"Playing the role of scientist, [Thomas] Allen enlists mid 20th-century books on the natural phenomenon of science(astronomy, physics, electricity, biology) and presents his research as if through the eyes of his 8-year old daughter. How would she understand and portray these theories and absolutes of science?
Allen's signature use of cutting and repurposing book illustrations has not vanished. Instead of the pulp fiction genre, Allen plays with 50's era versions of clean cut youths and domesticated moms. His unmistakable talent for creating the illusion of 3D in photography with his deft cuts and crimps, establishes a magical world in which a boy and girl play tag creating their own kind of electricity, a milkman makes a very special delivery in space, young toughs play marbles with the solar system and a mother busily sews her own version of 'string theory.'"
(Foley Gallery, 2012, New York NY)
Fig.1 Bearings, 2012. Fig.2 Eclipsed, 2012.
"The National Centre for Craft & Design sits at the heart of the market town of Sleaford in Lincolnshire in the beautiful riverside setting of Navigation Wharf. It is the largest venue in England entirely dedicated to the exhibition, celebration and promotion of contemporary and international craft and design.
We do not have a permanent collection, providing instead a seasonal programme of dynamic exhibitions ranging from international to innovative new work created by local and regional artists shown across our four diverse gallery spaces."
(The National Centre for Craft & Design, UK)
Fig.1 Claire Morgan (2011). "Gone To Seed", Exhibited at About Time, Hub: National Centre for Craft and Design, Lincolnshire, UK.
Bill "Viola's The Greeting is pretending to be a picture, hanging on the wall of the National Gallery, as part of 'The Passions' exhibition in 2003. The context of the gallery space and the badging of The Greeting as a picture give the work something different, making it more than just a film. The significance is in the context of where it is shown and the pretence occurring that this is a picture. Indeed, when walking downstairs in the National Gallery towards 'The Passions' exhibition, it is seeing it hanging on the wall that strikes immediately; I am being invited to believe that this animated film is pretending to be a picture. The analogy is of the picture becoming an actor, pretending to be something else. In terms of form, The Greeting is a film. Therefore, what is it that makes it now defined as an exhibition, a part of Viola's 'The Passions' in 2003? It is only the fact that it's part of a gallery that makes it an exhibition, although in reality it is also actors directed by a video artist into this film, slowed down and with no sound, which is pretending to be a painting. Therefore, it is conceptual art, in that what the artist is doing is not just making a painting, or having the idea for a painting, but having the idea of where it should be staged. The inscribed text of the space in which it is viewed makes a difference to what the viewer or spectator sees, and what is going on."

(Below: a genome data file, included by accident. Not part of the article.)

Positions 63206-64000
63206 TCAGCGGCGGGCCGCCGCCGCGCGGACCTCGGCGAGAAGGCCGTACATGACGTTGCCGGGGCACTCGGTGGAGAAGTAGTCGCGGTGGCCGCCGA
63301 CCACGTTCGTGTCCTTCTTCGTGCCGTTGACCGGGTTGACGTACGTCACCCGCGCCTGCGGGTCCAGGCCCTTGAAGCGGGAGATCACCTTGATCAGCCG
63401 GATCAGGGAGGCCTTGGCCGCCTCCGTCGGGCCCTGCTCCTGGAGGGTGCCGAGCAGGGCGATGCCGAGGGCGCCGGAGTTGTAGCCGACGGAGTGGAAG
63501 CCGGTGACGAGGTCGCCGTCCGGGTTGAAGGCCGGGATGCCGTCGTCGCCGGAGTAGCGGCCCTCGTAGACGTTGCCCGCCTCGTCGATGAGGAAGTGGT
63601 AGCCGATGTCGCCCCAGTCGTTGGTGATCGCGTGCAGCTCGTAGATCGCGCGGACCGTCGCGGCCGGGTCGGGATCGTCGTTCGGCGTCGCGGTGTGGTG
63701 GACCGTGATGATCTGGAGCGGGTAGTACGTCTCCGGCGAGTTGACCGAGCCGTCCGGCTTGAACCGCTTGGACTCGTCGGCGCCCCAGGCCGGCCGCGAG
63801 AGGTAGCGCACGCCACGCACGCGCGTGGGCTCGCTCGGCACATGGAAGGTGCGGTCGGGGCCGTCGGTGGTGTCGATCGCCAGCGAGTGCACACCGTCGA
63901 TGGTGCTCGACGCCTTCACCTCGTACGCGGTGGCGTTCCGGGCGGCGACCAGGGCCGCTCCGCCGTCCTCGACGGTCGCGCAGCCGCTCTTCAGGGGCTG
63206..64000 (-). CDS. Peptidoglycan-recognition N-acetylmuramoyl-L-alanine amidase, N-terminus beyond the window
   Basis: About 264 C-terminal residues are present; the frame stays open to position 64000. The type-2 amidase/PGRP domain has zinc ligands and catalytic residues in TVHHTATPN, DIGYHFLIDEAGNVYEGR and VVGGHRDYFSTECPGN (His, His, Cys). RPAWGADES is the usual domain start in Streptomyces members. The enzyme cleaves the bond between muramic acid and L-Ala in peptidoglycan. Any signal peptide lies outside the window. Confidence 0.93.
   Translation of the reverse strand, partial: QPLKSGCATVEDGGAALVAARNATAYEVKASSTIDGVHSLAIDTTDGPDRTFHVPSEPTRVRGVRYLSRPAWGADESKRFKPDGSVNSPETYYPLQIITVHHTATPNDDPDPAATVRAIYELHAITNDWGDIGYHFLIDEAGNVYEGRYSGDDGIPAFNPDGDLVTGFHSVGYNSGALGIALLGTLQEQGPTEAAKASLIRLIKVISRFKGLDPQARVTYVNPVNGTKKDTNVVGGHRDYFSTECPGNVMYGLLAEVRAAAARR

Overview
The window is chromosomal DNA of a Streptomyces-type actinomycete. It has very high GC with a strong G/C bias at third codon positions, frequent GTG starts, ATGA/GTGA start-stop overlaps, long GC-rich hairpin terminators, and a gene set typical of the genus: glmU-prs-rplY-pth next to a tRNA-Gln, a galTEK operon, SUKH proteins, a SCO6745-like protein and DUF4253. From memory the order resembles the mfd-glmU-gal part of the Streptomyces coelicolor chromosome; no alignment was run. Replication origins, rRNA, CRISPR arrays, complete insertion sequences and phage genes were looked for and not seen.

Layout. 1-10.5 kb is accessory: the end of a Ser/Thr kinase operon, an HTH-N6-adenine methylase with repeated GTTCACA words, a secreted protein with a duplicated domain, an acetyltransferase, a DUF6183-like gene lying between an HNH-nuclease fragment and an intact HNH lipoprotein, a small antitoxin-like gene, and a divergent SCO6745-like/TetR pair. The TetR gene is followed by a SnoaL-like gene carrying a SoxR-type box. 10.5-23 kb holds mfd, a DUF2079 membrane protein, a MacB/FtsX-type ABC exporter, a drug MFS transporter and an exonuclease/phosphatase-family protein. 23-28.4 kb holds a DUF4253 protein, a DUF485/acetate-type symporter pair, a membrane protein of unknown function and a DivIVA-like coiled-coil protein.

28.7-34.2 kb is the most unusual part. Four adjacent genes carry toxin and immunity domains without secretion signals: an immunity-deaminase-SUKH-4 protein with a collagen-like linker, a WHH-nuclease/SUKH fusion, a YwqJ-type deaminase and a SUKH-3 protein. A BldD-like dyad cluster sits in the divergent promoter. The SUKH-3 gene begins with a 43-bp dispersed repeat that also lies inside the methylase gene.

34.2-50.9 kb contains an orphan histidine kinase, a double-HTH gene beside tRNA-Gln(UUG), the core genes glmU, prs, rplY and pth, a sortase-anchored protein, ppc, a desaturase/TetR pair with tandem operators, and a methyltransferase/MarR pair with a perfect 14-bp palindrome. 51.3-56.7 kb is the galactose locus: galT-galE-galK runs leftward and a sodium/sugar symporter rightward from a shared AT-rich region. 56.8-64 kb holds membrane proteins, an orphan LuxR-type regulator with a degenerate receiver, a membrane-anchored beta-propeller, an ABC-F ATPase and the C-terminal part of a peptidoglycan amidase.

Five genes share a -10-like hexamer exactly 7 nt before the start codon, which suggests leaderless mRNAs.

(Alison Oddey, 2007, p.70)
Fig.1 Bill Viola (1995). "The Greeting".
Fig.2 Jacopo Carucci da Pontormo "The Visitation".
3). Alison Oddey (2007). "Re-Framing". In: "Re-Framing the Theatrical", Palgrave Macmillan. 1-21.
"Simply select a museum from the homepage and then either choose 'Explore the museum' or 'View Artwork'. Once you are in the main site use the drop-down menus or the side info bar to navigate between artworks and museums. Finally create and share your own collections online."
Fig.1 Art Project - Visitor Guide, Google.
Fig.2 Art Project - Behind the Scenes, Google.
Fig.3 Portrait of Fedor Dostoyevsky, Vasily Perov
Fig.4 navigate the Uffizi Gallery via the Google Art Project
"Research at Nottingham Trent University takes place in all our Schools, in all our subjects- from Art to Zoology. Alongside the reports, books, papers, keynote talks that you might expect, many times our researchers produce things as well as words. These might be: art works; 3D designs; visualisations of scientific insights; fashion; images produced from ethnography; film and theatre production; costume designs and more.
We think of it as something like a gallery, except without walls, or with just one, a virtual wall - hence the name. Each three months or so there is a new show to see, carefully curated round the work of one researcher or a small group. The variety of our work means that an exhibition of interactive art work might be followed by one about the visualisation of nano particles, or on the ancient architecture of Oman.
Wall5 is a way to show how these things articulate with the knowledge our researchers generate and let us demonstrate the full spectrum of what we produce.
Wall5 launched in November 2010. As each show is replaced it will appear in an archive section, so if you like what you see you can check back later. Also, look out for WALL5 groups on social media sites for updates on the exhibition programme."
(Nottingham Trent University)
Fig.1 Jed Hoyland 'Silence/Stillness/ Arrangements'